3D printing has time and again proven a preferred method for artists, architects and designers who wish to incorporate science and mathematics into the production of physical objects. Due to the ability to translate CAD files into a reality, 3D printing opens up the unique possibility of making 3D models, based on algorithms and/or patterns found in nature, and making them into physical objects. For this reason, Matsys, Oakland design studio founded by architect Andrew Kudless, has relied on additive manufacturing.
Above, you’ll see SCIN Cube. Submitted to London material research center, SCIN, the cube is an exercise in illustrating the design studio’s approach to art, design and technology in the form of a box. The block is made from 3D printed concrete, fabricated by none other than San Francisco-based Emerging Objects, to represent, according to Matsys,
…the reoccurring presence in our work of cellular solids, a transmaterial grouping characterized by high strength to weight ratios. The cube was designed using a network of digital cellular bodies that are first relaxed to produce a more uniform field and then structurally differentiated in relation to their distance to the outside surface. The inner core’s cell edges are extremely thin and fragile yet are protected by the multiple layers of increasing more robust edges closer to the cube boundary.
The material consultancy was able to aid Matsys in the realization of their philosophy of “explor[ing] the emergent relationships between architecture, engineering, biology and computation.”
This isn’t the first time that the firm has worked with Emerging Objects. Previously, Kudless and his gang developed the Seed (p_ball). Ultimately, the Seed would be a large and mysterious concrete orb placed in the Redwood Grove at the UC Botanical Garden, but, first, a smaller prototype was manufactured by the material consultancy. The prototype is a piece of artwork in itself, consisting of “32 thin-shell fiber-reinforced concrete panels that are based off of plaster patterns made from casting liquid plaster into fabric forms.”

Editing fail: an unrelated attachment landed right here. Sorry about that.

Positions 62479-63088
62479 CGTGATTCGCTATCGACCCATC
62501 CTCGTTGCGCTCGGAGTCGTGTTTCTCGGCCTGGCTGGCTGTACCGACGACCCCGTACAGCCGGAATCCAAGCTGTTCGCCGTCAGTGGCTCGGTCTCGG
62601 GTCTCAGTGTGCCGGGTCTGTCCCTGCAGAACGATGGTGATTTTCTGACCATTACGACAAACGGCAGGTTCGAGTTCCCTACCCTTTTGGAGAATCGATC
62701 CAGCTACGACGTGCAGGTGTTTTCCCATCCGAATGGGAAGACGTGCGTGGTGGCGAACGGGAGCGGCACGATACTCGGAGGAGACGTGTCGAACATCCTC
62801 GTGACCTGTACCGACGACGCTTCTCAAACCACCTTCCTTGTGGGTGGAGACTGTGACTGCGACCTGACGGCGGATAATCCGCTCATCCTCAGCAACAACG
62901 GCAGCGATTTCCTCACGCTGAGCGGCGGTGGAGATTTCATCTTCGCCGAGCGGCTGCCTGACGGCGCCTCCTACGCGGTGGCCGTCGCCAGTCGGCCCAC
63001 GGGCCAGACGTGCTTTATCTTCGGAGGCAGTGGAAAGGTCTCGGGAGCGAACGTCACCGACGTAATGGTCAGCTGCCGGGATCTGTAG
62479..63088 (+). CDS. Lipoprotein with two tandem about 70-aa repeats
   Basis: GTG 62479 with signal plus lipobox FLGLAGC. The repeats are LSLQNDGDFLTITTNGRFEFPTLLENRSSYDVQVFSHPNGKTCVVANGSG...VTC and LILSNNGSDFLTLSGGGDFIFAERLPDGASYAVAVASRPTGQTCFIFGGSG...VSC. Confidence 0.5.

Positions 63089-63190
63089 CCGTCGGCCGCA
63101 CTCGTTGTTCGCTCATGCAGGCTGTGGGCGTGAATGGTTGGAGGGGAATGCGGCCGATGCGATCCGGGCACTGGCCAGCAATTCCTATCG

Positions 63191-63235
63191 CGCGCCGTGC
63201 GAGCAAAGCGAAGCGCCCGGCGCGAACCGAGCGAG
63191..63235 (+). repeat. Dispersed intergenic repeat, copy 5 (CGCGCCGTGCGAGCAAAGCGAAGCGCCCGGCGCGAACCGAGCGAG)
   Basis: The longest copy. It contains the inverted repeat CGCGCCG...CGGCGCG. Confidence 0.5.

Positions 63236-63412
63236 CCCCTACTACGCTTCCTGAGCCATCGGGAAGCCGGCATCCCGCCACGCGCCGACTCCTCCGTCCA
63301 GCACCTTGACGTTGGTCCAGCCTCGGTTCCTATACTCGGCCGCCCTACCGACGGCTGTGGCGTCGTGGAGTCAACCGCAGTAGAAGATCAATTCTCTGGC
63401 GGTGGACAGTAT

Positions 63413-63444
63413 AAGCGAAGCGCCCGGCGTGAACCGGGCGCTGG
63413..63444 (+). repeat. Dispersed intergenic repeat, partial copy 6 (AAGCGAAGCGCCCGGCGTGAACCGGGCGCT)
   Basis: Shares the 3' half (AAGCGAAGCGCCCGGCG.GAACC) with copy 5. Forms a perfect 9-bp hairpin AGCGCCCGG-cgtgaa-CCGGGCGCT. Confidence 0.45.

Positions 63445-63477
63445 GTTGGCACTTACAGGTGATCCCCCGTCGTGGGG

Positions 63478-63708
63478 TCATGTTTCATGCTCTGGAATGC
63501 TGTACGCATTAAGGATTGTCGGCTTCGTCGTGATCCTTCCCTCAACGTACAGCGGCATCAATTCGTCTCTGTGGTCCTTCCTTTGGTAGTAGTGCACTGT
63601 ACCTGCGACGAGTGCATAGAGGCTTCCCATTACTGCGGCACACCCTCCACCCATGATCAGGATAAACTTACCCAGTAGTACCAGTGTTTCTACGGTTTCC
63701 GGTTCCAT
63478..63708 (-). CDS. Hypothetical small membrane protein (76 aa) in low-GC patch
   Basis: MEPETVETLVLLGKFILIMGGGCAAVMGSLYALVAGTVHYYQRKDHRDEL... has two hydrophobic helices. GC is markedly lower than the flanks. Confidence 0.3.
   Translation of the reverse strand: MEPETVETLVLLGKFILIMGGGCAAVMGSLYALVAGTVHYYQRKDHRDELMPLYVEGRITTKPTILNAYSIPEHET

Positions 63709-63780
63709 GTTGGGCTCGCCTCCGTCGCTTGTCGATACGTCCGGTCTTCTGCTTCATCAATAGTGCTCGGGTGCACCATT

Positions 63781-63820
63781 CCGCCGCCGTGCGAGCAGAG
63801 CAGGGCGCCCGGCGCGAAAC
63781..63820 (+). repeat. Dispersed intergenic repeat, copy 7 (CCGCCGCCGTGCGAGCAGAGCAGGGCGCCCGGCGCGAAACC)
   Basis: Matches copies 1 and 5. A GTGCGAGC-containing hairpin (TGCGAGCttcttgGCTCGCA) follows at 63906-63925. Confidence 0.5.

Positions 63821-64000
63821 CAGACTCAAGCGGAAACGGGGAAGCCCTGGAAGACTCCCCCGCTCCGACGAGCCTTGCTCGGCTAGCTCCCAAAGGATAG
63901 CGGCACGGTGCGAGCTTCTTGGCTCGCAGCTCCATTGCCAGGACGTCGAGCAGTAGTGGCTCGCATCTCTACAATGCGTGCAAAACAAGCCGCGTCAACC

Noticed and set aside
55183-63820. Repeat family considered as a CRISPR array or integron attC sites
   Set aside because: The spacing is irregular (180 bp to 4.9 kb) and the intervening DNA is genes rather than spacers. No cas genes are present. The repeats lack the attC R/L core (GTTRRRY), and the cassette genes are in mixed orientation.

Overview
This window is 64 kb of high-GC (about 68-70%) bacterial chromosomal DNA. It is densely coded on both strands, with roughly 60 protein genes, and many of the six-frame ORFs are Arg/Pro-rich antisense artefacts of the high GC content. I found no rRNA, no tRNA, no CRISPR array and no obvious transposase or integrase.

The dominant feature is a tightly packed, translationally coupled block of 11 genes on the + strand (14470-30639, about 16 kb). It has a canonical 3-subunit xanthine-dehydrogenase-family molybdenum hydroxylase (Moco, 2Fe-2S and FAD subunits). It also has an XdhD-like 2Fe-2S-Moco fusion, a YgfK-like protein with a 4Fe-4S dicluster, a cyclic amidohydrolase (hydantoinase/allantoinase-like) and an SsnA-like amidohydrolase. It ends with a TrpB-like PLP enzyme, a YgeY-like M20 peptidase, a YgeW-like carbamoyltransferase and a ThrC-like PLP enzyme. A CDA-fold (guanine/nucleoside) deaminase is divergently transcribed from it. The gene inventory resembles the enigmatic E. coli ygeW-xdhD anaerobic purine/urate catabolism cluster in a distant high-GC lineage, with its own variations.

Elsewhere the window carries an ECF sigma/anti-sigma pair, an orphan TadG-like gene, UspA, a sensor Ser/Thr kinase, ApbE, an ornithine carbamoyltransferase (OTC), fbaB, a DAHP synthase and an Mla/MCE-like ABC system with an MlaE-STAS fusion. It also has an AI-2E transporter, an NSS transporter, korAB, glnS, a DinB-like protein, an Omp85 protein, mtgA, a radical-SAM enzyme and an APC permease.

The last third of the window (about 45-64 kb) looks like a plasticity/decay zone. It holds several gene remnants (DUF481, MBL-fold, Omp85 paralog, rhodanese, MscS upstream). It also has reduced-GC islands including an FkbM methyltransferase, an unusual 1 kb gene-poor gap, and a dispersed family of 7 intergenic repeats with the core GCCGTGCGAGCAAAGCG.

The Seed is part of a larger series that, one might say, culminated in the construction of P_Wall(2013). Though not 3D printed, it uses similar constraints placed upon the designer to generate unique forms. By using fabric covered panels with specific indentations that are then filled with plaster, a play between natural forces and the impulses of the designers are pitted against one another:
P_Wall (2013), part of on-going research by Matsys into the use of flexible formwork (see earlier projects in the series here,here,here, andhere), celebrates the self-organization of material under force. The form emerges through the interaction of the elastic fabric formwork and the liquid slurry of plaster. The designer has control over the locations of the constraints on the fabric which inform the overall form of each panel, but the specific curvature is determined solely by the system finding a state of equilibrium between mass and elasticity.
This iteration of P_Wall is installed at the FRAC Centre in Orleans, France, but you can find a previous form at Ohio State University in Columbus, Ohio.
Based on a look at Kudless’s other works, I don’t believe that this will be the last time he works with Emerging Objects. Throughout his designs, you’ll see a number of structures made up of hexagonal shapes that both mimic forms found in nature, while simultaneously elucidating the underlying mathematics of the natural world. And, because Matsys isn’t the first firm to combine CAD and 3D printing to represent such concepts, it’s likely that they won’t be the last either.